What Others Are Saying About the TEC Project Sierra Club/Schlissel Technical Consulting Report • What Others Are Saying About the TEC Project Sierra Club/Schlissel Technical Consulting Report • BOTTOM LINE: “TEC does not reasonably demonstrate that the proposed facility will only have a minor impact on the bills of Illinois electric ratepayers. Its claims and conclusions and its supporting analyses are biased in favor of the proposed Taylorville facility by a number of extremely optimistic assumptions…Tenaska will not bear any significant risks from TEC. Instead, the ratepayers of the state’s investor-owned utilities and alternative electric suppliers will bear the main risks and burdens of the project. ” • Tenaska assumes that TECs rate impact will be heavily mitigated by revenues from the sales of SYN gas, CO 2, sulfur, NOx allowances and plant capacity. Tenaska does not offer any guarantees that these revenues actually will be obtained. Instead, the risks associated with these sales are passed along to the ratepayers…through 30 -year sourcing agreements. 12

Sierra Club/Schlissel Technical Consulting Report Highlights • The Rate Impact Analysis results are heavily Sierra Club/Schlissel Technical Consulting Report Highlights • The Rate Impact Analysis results are heavily biased by the assumption that TEC will achieve extremely low heat rates and that TEC will achieve high annual capacity factors, which is dependent upon the technology performing well and Tenaska obtaining ‘must run’ status. • The analysis is distorted by the assumption of high natural gas prices; the FCR significantly understates the potential for higher coal prices. • The FCR is not persuasive in its claim that TEC will capture more than 50% of the CO 2 that would otherwise be emitted; Tenaska assumes a very low cost for sequestering the CO 2 from TEC. • The overall reductions in regional CO 2 emissions attributable to the proposed TEC may be significantly overstated. 13

What Others Are Saying About the TEC Project Doug Whitley, IL State Chamber President What Others Are Saying About the TEC Project Doug Whitley, IL State Chamber President • Clean Coal projects hold promise for Illinois’ economy. However, the state cannot afford to build cleaner coal projects (or other energy projects for that matter) at any cost to consumers–especially business consumers. • Tenaska is attempting to have the entirety of the investment underwritten and secured by a legislative mandate that electricity customers in Illinois buy power from the project no matter how costly. • The current plan Tenaska is pitching will result in above-market costs of electricity and a subsequent, negative impact on job creation that could outweigh the job creation benefits of building the plant. • BOTTOM LINE: “No one hopes more than I do that cleaner coal plants find the technological, economic and environmental sweet spot to make them viable in our state. But giving a private entity a guaranteed long-term rate on the backs of thousands of business customers in our state isn’t the answer. ” 14

What Others Are Saying About the TEC Project Greg Baise, IL Manufacturers’ Assoc. President What Others Are Saying About the TEC Project Greg Baise, IL Manufacturers’ Assoc. President • Illinois businesses have been hit hard by the recession and this is not the time to consider unnecessary increases in electric rates to make a private venture viable. • BOTTOM LINE: “The 4, 000 businesses across this state that I represent will have little patience for any legislation that raises energy costs needlessly. ” 15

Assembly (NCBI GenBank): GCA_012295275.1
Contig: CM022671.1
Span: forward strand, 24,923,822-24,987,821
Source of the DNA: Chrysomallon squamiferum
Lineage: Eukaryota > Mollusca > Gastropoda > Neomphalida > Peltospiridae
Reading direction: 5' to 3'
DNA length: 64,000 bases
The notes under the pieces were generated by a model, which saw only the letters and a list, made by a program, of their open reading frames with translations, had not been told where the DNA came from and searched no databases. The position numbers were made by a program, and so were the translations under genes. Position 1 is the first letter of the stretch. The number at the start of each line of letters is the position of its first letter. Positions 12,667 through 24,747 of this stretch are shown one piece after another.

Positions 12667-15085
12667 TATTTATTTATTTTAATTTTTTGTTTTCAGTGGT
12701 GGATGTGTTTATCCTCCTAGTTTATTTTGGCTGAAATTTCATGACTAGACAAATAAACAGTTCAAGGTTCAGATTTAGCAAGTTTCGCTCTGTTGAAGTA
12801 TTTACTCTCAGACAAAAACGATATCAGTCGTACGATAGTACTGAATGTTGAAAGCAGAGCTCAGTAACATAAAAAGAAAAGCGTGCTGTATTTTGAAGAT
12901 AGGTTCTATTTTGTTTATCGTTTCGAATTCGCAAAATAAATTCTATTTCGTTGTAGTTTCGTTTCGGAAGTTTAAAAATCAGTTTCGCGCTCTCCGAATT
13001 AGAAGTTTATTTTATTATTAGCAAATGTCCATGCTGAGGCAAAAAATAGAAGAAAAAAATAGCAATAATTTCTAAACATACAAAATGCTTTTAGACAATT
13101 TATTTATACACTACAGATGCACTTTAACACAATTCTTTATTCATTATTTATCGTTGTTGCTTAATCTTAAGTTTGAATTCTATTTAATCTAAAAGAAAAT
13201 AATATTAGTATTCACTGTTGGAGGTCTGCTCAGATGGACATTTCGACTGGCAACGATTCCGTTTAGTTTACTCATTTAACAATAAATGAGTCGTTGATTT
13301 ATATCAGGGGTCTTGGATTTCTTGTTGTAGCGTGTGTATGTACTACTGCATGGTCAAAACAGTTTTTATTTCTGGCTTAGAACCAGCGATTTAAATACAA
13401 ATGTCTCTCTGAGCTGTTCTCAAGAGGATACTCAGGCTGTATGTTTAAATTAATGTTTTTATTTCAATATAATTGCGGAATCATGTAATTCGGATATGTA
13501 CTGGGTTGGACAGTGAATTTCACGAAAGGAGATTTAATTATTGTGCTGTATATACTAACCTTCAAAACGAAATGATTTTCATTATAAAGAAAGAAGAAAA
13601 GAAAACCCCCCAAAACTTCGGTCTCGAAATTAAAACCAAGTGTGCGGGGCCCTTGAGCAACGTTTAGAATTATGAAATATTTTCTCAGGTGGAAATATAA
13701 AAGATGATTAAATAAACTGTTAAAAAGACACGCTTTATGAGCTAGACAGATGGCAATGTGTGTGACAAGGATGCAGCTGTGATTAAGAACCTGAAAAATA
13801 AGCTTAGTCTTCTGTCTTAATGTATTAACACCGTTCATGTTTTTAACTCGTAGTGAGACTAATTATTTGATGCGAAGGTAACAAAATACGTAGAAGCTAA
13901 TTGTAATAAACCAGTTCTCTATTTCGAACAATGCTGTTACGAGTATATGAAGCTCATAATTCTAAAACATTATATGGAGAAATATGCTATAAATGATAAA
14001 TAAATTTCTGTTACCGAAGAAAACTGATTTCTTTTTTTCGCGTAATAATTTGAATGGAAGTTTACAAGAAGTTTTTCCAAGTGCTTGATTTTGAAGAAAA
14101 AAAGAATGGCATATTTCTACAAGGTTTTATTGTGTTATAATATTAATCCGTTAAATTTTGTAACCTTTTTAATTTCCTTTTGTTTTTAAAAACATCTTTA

What Others Are Saying About the TEC Project Gary Hickey, Forsyth, IL--Private Citizen and What Others Are Saying About the TEC Project Gary Hickey, Forsyth, IL--Private Citizen and PE • The TEC project should be terminated ASAP, based on its lack of value as a demonstration project and its devastating economic impact to Illinois consumers. Each of the TECs 385 permanent jobs will cost $730, 943 per year or $281, 420, 040 in higher electric rates. • TECs plant cost is already 45% more than the Clinton Nuclear Power Station: All-in cost of TEC plant is $3. 5 B. Summertime rating is 533 MW or $6, 604 per kilowatt. Clinton is $4. 25 B for 933 MW, or $4, 555 per kilowatt. • TECs true economic impact is masked by how the proposal is packaged • BOTTOM LINE: “Assuming a new based load plant is even needed, the least cost base-load capacity alternative to the IGCC facility is a combined cycle natural gas plant. ” 16

Tenaska/TEC Take-Away Messages • TECs Formula = Increased Electricity Costs + Job Loss + Tenaska/TEC Take-Away Messages • TECs Formula = Increased Electricity Costs + Job Loss + Environmental Risk • Commercial and industrial customers, the engine driving Illinois’ economy, will bear a highly disproportionate cost to subsidize this unproven project from Nebraska-based Tenaska, the 16 th largest privately-owned company in the US. • From rate impacts, to job creation benefits, to environmental outcomes, the TEC Cost Report consistently offers scenarios that put TEC in the best possible light and that mask the full range of rate impacts to all consumers that the TEC plant project could impose. • The TEC project is bad public policy and is anti-competitive. 17